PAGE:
• Internet — Internet varies depending on how fast you need it to be. Amy says that her contract is £38 per month — enough for two people working from home. 

It might seem manageable, but when you factor in spending for socialising, food, and transport, you might be faced with a bit of a reality check. That’s especially true if you’re earning a graduate starting salary. 

If you have a car, you honestly don’t need it if you’re moving to London. It will likely cost you more in money and effort, and when you realise London is a labyrinth of traffic, you’ll understand the Holy Grail that is the tube. Also, parking is a NIGHTMARE. 

Opt for a Travel Card instead, which will allow you unlimited access to bus, Tube, Tram, DLR, London Overground, Elizabeth line and National Rail services in London.

If you’re hoping to cut out the job commute completely, check out the best online jobs in the UK to find your remote role.

How much do you need to earn to live in London?

London is around 27% more expensive than the rest of the UK.

According to Finder, a single person in a studio or flatshare in London would need a salary of £37,000 to live in the capital and be financially stable. Ouch. If that’s not steep enough, wait till you read about how much you need to earn to live in London and be happy. Sorry, you read that correctly — it will cost a lot more to be happy in the city. 

How much more? Calculations from S Money show that to live a carefree, happier life in London, you’ll need a salary of £79,524 per year. 

That’s a lot, but you have to remember not everyone has the same idea of happiness and stability, so take it with a pinch of salt. Especially since the average London salary for 22-29 year olds is £35,386, and for 18-21 year olds it’s £22,693 — you won’t be the only miserable one!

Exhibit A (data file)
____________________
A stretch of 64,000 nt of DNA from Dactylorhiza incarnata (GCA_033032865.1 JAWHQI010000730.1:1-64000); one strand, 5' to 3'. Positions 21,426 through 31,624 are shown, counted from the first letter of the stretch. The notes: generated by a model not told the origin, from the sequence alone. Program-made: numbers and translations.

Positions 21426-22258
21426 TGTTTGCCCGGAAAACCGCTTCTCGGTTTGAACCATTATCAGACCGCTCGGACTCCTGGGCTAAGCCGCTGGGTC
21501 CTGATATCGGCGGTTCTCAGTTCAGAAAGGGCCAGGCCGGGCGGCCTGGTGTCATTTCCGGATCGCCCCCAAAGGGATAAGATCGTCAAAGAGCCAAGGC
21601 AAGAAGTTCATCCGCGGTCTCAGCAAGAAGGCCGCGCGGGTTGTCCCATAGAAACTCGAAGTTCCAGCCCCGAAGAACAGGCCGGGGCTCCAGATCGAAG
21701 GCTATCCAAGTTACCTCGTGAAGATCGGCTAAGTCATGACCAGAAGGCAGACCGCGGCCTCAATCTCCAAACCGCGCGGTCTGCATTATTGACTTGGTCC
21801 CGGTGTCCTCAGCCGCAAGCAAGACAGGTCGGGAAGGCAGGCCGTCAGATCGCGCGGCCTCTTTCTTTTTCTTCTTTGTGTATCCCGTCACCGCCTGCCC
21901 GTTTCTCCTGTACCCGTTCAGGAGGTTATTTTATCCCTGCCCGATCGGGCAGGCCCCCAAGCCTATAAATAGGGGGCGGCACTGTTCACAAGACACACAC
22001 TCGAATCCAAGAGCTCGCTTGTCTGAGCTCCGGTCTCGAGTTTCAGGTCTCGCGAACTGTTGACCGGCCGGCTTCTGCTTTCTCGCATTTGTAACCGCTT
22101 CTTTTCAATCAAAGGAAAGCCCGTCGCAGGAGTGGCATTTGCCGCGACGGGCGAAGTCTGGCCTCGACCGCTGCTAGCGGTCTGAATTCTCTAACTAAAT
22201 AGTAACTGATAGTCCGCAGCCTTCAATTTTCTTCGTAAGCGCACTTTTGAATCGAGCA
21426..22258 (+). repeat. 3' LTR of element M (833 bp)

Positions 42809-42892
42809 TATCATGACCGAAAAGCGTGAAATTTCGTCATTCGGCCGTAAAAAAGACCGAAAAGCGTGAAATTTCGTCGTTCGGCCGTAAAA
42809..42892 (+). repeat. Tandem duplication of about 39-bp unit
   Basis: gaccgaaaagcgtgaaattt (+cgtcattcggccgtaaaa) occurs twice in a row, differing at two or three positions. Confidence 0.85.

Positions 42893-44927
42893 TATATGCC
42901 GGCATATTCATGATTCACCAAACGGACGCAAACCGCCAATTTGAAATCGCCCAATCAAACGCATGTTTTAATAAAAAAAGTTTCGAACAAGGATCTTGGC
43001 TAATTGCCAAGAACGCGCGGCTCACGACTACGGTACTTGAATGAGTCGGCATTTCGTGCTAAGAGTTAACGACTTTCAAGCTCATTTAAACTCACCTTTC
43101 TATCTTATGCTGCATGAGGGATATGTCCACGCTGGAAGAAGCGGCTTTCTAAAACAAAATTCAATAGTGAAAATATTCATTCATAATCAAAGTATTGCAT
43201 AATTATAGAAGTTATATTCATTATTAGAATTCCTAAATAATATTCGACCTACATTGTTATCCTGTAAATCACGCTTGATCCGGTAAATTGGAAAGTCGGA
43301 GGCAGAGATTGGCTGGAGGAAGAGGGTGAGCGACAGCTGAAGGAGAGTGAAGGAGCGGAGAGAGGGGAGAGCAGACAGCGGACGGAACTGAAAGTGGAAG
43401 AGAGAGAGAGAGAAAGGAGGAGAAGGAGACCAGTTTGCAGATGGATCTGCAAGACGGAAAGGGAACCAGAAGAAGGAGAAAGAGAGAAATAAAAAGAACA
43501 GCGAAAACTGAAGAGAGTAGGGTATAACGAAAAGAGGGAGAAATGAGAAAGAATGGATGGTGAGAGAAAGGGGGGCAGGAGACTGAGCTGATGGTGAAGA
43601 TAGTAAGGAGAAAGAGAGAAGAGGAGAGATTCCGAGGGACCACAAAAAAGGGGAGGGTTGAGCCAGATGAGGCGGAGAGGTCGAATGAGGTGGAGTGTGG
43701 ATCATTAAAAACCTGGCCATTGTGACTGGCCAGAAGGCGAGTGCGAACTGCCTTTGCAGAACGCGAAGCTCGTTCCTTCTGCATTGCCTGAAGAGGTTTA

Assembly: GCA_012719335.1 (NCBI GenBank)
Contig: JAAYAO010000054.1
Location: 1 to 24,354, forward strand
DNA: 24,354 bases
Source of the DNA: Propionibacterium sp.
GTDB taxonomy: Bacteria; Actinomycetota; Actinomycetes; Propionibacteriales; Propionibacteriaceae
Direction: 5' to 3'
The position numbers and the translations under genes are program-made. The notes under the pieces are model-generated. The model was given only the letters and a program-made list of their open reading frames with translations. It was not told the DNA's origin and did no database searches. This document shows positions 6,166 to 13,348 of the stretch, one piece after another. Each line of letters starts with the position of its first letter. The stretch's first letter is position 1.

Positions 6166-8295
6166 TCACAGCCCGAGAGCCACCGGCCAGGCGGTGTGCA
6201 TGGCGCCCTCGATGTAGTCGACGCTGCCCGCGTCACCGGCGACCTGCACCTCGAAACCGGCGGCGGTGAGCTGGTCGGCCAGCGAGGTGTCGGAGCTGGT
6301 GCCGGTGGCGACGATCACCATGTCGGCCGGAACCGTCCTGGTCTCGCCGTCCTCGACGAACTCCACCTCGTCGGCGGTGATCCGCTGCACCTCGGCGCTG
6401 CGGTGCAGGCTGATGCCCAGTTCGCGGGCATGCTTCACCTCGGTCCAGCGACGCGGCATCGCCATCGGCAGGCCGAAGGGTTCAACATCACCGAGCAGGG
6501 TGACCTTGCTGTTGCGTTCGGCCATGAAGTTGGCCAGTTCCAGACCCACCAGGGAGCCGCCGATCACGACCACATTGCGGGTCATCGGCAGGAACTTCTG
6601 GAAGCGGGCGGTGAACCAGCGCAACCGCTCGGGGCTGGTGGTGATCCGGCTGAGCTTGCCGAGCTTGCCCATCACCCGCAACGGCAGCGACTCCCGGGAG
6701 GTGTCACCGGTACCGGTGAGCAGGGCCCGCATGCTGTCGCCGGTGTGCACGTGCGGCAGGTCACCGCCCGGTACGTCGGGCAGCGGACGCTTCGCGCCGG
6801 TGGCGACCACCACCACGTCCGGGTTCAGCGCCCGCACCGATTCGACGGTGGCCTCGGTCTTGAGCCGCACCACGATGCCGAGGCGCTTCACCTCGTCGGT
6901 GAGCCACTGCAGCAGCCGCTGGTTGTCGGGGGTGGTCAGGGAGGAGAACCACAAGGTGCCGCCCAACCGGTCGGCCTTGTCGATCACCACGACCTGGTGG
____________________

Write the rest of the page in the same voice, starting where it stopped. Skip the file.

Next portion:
Speaking of misery… do you loathe the idea of office working and people-focused jobs? We’ve got the best jobs for introverts to help you find something more suited to you.

Average graduate starting salary London

As a fresh-faced graduate on their employment journey, the average graduate starting salary in London will differ depending on the type of job you’re in. 

According to the Institute of Student Employers, median graduate salaries across the UK start from £28,000 in Wales, all the way to London where the average graduate starting salary is believed to be closer to £34,500. 

It makes sense when you think about how high the cost of living is in London compared to elsewhere. If you are planning on moving to London after university though, don’t get your hopes up thinking that the first graduate job you’ll get will offer you £34k. If you’re applying for roles in banking or finance, which is what London is known for, you’d probably get a decent starting salary of around £31,000

If opting for a more creative role or something within humanities like publishing and journalism, expect your graduate starting salary to be closer to £22,500.


What is the minimum wage in the UK 2024?

The National Minimum Wage rates for 2024 are as follows:

  • Apprentice: £6.40 per hour
  • 16-17 Years Old: £6.40 per hour
  • 18-20 Years Old: £8.60
  • 21+: £11.44 (The National Living Wage)

It’s the law for your employer to pay at least the minimum wage for your age bracket.

What is minimum wage London?

The minimum wage for London is the same for elsewhere in the UK and is based on your age bracket. The National Living Wage for London is £11.44 for anyone aged 21 years old and over. 

The Real Living Wage is an “unofficial hourly rate” overseen by the Living Wage Foundation charity. The figure is based on what the charity believes people in the UK need to earn.

It’s not a legal requirement — businesses are able to choose whether to pay it or the National Minimum Wage (which is required by law).

According to the charity, the London Living Wage is £13.15 an hour. For the rest of the UK, the Living Wage is £12.

Shop our Student Beans Student Travel Discounts to help save money whether you’re commuting or holidaying.